How to Find Your Niche in 4 Short Steps

How to find your niche in four steps

Blogging can change your life and choosing the right niche is key to your success.

 

You can monetise your passion with blogging. In 2009 we monetised our fantasy football blog (on English Premier League). Fantasy Football! A game people play just for fun and people paid for our advice as we were an authority on the subject.

 

“Content marketing without a loyal audience is not content marketing at all.” – Joe Pulizzi

 

I am convinced that almost anything can be monetized online if you have passion and can build a captive audience. Gary Vaynerchuck and Joe Pulizzi regularly speak about this too with each building successful businesses off the back of it.

 

“Skills are cheap. Passion is priceless.” – Gary Vaynerchuk

 

So looking to start a blog? You need a niche before you start you should try to pick the right niche following the simple steps outlined below:

 

Introducing the 2008 Version of myself:

 

1. List your Skills, Talents, and Experience

 

Everyone has skills, talents and some experience, what are yours? Simply list them.

 

Don’t worry if your list is short, this is only the first step.

 

e.g. Paul Caffrey in 2008

  • Science Degree (Microbiology & minor in Computer Science)
  • Talented Footballer, although consistent knee injuries stopped me playing.
  • From Dublin, lived in California and London.
  • Qualified Referee

 

2. List Your Passions

 

Find your passion, find your niche. What are you truly passionate about, what would you talk about for free? What would you speak to friends about? Include everything in this list.

 

e.g. Paul Caffrey in 2008

  • Premier League football
  • Fantasy Football
  • Golf
  • Research Science
  • Technology

3. What Problems can you solve?

 

So once you have completed the two lists, scrutinise them. Now look at the problems that people might have within these

 

e.g. Paul Caffrey in 2008

  • Helping people pick players for their fantasy football team
  • Explaining complex scientific research in layman terms.
  • Explain how new technology works
  • Create study guides for people studying Microbiology and Computer Science in University
  • Explain referee decisions in high profile premier league games.

 

4. Market Size & Will people pay for the problem to be solved?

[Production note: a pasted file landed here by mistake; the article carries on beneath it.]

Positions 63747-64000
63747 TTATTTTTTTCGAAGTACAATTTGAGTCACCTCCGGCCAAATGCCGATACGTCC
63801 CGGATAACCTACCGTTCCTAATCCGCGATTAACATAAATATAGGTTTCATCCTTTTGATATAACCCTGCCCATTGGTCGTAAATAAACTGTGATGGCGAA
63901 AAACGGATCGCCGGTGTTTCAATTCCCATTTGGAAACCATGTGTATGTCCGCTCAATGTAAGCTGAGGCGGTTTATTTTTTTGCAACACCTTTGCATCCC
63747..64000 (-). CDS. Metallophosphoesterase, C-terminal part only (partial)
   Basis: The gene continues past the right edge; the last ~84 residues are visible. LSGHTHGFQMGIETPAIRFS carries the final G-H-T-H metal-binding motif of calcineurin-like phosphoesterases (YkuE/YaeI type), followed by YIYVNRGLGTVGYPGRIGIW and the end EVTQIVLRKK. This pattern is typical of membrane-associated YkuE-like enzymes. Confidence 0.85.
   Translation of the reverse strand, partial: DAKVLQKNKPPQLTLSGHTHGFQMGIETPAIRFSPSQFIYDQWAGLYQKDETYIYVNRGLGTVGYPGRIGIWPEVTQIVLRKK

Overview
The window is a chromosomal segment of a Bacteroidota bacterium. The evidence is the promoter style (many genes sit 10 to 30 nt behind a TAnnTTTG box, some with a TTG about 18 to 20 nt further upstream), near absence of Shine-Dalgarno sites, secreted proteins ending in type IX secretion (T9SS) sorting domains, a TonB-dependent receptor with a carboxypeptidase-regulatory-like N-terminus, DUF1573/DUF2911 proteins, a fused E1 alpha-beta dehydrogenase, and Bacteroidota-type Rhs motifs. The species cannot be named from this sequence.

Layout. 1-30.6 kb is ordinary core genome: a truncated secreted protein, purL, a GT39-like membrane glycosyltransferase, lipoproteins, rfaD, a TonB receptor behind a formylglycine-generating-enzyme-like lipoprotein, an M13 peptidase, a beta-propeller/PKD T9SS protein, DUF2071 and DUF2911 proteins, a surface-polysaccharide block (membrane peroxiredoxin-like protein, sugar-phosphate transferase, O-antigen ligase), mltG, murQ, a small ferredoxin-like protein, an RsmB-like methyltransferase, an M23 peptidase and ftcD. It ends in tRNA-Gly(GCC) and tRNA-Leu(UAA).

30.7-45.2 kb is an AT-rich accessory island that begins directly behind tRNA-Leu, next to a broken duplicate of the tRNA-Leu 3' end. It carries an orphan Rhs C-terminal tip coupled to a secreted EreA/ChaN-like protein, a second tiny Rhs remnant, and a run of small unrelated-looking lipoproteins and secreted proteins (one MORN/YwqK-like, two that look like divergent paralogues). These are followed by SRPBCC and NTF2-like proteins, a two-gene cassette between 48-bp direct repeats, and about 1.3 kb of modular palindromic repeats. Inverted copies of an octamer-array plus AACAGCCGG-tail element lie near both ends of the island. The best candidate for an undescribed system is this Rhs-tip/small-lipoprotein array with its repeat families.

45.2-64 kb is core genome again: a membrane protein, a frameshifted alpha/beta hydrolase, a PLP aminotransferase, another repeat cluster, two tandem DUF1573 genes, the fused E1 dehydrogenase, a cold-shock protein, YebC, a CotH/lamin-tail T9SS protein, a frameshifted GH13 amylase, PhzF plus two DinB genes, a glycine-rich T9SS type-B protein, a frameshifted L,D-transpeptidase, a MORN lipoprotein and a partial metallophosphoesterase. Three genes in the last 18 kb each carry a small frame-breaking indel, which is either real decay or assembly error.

This is difficult to gauge but you can certainly estimate it. A simple estimation with basic numbers is better than paying this no consideration at all.

 

e.g. Paul Caffrey in 2008

  • Helping people pick players for their fantasy football team (2.5 Million Weekly Players with 38 weekly decisions to make) (Market Size: Large, Will People Pay? Low, but yes some will)
  • Explaining complex scientific research in layman terms. (Popular Science Magazine has around 130k weekly sales, online difficult to quantify) (Market Size: Large, Will People Pay? No – Advertising?)
  • Explain how new technology works (millions of people interested in this) (Market Size: Large, Will People Pay? No – Advertising?)
  • Create study guides for people studying Microbiology in University (Around 40 people per year graduate from top universities studying this ) (Market Size: Small, Will People Pay? University Students usually don’t have much extra cash)
  • Explain referee decisions in high profile premier league games. (Often 3-4 per round of games, most fans make their own assessment) (Market Size: Large, Will People Pay? No – Advertising?)

 

Your list will probably be better than mine was in 2008, I had just graduated from college and had little life experience at that point.

 

Although a free game, people want to beat their friends and office colleagues at fantasy football. With such a high volume of players, weekly decisions, my passion for football and the game along with my experience playing at a high level when younger.

 

Fantasy Football was the right decision to make because a small percentage of players would pay for additional advice.

 

Action

Find your niche today! Sit down with a pen and paper and go through the four steps above asking yourself, what skills, talents, and expertise do I have? What am I passionate about? What problems can I solve and how big is the market and will people pay to have this problem solved.

 

It shouldn’t take any more than 20 minutes to sit down and go through it.

 

Need Help? Comment Below or email me directly at paul@content.academy

 

It is important to realise that we are focusing on building a brand based on our passion.

 

Now that you have a list of topics, how do you know which one is right for you?

 

 

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About the author, Paul

Co-Founder of Content Academy, Started Online Business in 2008, Cloud Specialist, personal development pushes me forward everyday #powerful